yellowbear

15 Dec 2011 104 views
 
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photoblog image The Salt works

The Salt works

Production of salt in Droitwich ceased in the 1920's but the memory lingers on.


 

Historical Records of Salt Springs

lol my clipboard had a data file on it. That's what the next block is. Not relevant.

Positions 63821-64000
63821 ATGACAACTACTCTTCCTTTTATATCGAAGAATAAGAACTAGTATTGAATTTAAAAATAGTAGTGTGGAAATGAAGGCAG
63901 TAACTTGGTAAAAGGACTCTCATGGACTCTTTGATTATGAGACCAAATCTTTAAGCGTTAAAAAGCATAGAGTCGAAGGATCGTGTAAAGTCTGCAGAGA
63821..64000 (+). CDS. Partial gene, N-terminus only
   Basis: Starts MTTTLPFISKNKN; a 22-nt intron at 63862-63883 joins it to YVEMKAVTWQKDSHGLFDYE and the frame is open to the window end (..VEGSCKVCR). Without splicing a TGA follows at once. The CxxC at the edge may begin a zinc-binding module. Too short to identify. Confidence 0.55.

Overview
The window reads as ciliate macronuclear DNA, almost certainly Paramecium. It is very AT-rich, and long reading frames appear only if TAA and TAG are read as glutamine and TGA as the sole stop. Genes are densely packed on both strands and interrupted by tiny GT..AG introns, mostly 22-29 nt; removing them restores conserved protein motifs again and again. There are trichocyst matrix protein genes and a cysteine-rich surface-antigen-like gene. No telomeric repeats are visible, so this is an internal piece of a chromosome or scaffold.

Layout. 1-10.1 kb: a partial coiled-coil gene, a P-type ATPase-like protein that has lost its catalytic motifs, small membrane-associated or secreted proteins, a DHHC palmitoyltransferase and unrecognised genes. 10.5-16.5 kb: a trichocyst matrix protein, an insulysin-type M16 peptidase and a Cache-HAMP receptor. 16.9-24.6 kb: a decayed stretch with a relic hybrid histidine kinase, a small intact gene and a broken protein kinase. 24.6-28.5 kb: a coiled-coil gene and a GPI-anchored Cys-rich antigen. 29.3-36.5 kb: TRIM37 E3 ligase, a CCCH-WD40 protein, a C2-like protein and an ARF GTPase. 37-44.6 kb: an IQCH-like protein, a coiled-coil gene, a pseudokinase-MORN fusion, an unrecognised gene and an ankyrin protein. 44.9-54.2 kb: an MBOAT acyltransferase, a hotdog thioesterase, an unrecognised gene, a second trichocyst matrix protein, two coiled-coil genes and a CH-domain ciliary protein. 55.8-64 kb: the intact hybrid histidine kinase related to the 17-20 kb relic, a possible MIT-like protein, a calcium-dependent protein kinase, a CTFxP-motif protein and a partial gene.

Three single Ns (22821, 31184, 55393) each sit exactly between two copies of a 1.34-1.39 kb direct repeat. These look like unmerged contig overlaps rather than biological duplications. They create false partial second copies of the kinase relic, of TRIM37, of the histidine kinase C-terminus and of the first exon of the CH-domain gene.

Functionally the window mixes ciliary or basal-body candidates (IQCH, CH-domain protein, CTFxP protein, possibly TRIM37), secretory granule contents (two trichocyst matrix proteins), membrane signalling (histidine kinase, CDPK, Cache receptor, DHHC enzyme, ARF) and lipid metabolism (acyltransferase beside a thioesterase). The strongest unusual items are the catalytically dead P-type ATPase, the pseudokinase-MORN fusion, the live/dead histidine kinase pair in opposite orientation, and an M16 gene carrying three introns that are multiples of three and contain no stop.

Historical maps and records of salt areas often reveal the locations of brine springs through their place names. In Roman times, sources of salt were noted as Salinae and in Medieval times the locations of salt springs were indicated by the suffix wich or wyche. Many of these places were further differentiated so that, for example, in Cheshire, the towns of Nantwich, Middlewich and Northwich were established. Nantwich refers to the named wich (Nametwilhc in 1194), Middlewich to the middle wich and Northwich to the northern most wich. Likewise in Droitwich the different springs were individually named as Netherwich, Middlewich and Upwich corresponding to their places in the town and lower, middle and upper locations along the River Salwarpe (possibly derived from the Roman name of Salinae). Many other places include wich or wyche as prefix or suffix, such as the administrative district for Droitwich is Wychaven.